2007.03.28 George Harrison's shadow lives after all these years

Written by David Green.

By RICH FOLEY

Back when dinosaurs roamed the earth (or maybe it was just during the Nixon administration), my much-older sister was disposing of her record album collection. I claimed her copies of “Meet The Beatles” and “Introducing The Beatles,” leaving the bulk of her accumulation of artists such as Ed Ames, The Kingston Trio, etc., to someone else.

I also grabbed three Beatles singles from her hoard, plus Barry McGuire’s “Eve of Destruction.” The rest of the Fabian, Frankie Avalon and similar dregs I again passed on.

Many, many years later, my friend Dan was getting into the buying and selling of records in a big way. When I mentioned that I had the old Beatles recordings, he asked to have a look at them.

He was very interested in buying my “Meet The Beatles” album, but had no use for  “Introducing The Beatles,” claiming that there was a stain on the cover. When he pointed it out to me, I looked it over well, but couldn’t find any evidence that the “stain” had soaked through to the inside of the cover or changed the surface smoothness in any way.

I asked if he was sure that it just wasn’t George Harrison’s shadow, since he was the Beatle standing next to the “stain.” Dan replied that his own copy was clean, so obviously mine had picked up the flaw somehow over the years.

Since I was trying to sell all the Beatles recordings as a group, Dan passed on the deal, not wanting that nasty, stained “Introducing” album.

Over the years, he would ask about buying “Meet The Beatles,” which he admitted was in fabulous condition, then make a joke about the “Introducing” album. Obviously, this deal wasn’t going to happen easily, and, in fact, hadn’t been discussed in several years.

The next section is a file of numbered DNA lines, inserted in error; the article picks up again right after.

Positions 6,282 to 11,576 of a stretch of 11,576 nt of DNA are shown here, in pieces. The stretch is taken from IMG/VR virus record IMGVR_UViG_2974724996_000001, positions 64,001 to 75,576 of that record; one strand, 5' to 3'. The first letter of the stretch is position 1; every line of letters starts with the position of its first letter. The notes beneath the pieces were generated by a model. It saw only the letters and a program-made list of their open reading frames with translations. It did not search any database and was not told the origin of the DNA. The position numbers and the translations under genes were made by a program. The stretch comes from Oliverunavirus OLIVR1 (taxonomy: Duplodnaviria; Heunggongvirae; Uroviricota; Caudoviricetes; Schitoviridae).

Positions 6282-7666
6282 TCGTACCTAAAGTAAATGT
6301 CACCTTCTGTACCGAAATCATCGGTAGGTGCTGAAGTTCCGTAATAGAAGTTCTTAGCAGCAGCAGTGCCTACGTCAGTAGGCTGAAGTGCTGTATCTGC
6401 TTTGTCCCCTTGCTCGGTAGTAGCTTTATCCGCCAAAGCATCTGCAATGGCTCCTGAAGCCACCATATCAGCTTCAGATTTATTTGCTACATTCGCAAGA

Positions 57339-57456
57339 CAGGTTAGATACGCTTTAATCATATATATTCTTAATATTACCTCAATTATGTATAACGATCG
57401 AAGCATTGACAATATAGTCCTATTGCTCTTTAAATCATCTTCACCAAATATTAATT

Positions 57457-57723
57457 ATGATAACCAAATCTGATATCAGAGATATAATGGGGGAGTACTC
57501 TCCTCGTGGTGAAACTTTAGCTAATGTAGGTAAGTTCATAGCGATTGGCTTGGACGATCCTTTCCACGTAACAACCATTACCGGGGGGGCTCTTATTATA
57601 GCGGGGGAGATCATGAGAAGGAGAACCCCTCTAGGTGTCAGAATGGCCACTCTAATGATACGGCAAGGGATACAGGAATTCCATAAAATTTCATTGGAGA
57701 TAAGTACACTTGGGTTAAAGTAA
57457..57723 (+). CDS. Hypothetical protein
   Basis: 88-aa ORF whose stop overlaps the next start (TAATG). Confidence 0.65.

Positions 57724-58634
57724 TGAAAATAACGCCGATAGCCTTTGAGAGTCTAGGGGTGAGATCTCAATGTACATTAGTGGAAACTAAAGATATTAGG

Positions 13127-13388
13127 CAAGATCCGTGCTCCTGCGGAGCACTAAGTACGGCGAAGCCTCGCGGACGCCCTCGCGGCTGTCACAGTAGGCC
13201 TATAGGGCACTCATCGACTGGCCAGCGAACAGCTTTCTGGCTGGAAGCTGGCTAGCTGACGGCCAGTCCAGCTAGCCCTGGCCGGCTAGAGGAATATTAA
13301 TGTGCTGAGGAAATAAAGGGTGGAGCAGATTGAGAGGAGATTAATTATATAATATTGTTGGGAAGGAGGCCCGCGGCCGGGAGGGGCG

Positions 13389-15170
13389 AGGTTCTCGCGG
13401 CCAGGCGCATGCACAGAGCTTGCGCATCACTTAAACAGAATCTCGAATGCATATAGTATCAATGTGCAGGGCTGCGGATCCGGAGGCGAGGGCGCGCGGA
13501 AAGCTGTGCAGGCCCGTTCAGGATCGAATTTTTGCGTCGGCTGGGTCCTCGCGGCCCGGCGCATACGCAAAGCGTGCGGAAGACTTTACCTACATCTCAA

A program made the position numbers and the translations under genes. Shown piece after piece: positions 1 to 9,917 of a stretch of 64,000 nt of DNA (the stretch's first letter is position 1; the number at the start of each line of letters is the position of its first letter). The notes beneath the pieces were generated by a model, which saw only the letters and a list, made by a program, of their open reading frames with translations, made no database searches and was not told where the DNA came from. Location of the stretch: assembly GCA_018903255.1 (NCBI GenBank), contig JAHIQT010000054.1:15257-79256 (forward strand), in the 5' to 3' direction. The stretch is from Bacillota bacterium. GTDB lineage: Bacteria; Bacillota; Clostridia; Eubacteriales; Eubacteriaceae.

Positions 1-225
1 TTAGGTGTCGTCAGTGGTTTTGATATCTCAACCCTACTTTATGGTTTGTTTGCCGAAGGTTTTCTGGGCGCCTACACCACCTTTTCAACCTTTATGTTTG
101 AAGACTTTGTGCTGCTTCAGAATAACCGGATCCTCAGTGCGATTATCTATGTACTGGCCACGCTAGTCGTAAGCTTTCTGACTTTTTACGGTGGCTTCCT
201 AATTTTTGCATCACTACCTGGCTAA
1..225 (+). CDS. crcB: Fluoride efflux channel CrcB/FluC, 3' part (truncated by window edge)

Sadly, Dan passed away a few months ago, and when the Beatles collection surfaced again recently, I decided to place an ad for the entire group. I would need to find a new buyer if I were ever to dispose of the lot, and decided to ask $75 for everything.

A day or so after the first ad came out, I got a call from a record collector in Toledo. He asked what record companies had issued the three singles and told me that I had the more obscure versions in all three cases. He added that I could probably get $75 for the singles alone if I took them to a record show.

He then asked several questions about the “Introducing” album to determine if I had one of the really rare versions of it. Dan had mentioned the rare versions years ago, so I was fairly certain I didn’t have one. The collector confirmed that, and passed on the deal since he was truly a collector and already had everything I was selling.

The following day, another collector called, and the conversation soon turned into an inquisition. He told me “the Mafia” had printed millions of counterfeit copies of the “Introducing” album and few authentic ones existed.

After answering 15 or 20 questions, he finally admitted it sounded like I had a real copy, which he said was probably worth about $200. He added that I could call him back if I still wanted to sell everything for $75. It sounded like a good deal...for him.

After all this information, I decided to do some more research before selling anything. Sure enough, I found an Internet site with a eight-page explanation of all the versions of what they called the world’s most counterfeited album. Not only is there an “endless array” of bogus albums (although none were blamed on the Mafia), but over 30 different authentic versions were produced by Vee-Jay Records in 1963-64. That explained all the questions from the second caller.

The site had a long list of common characteristics of original and counterfeit versions and I was shocked to see “COVERS WITHOUT GEORGE HARRISON’S SHADOW-VISIBLE TO HIS RIGHT...ARE FAKES.” After all these years, I had proof that it was George’s shadow and not a stain on my album. What’s more, Dan’s album didn’t have the “stain” because it was a fake, not because it was in better condition than mine.

Of course, Dan isn’t around to feel my wrath over his years-long  criticism of my album. I can only hope that by now, the late Mr. Harrison has explained to him that he indeed had a shadow and was not a mere stain. I’m still left with one question, though. I wonder if Dan ever sold his phony album to anyone?

    – March 28, 2007 
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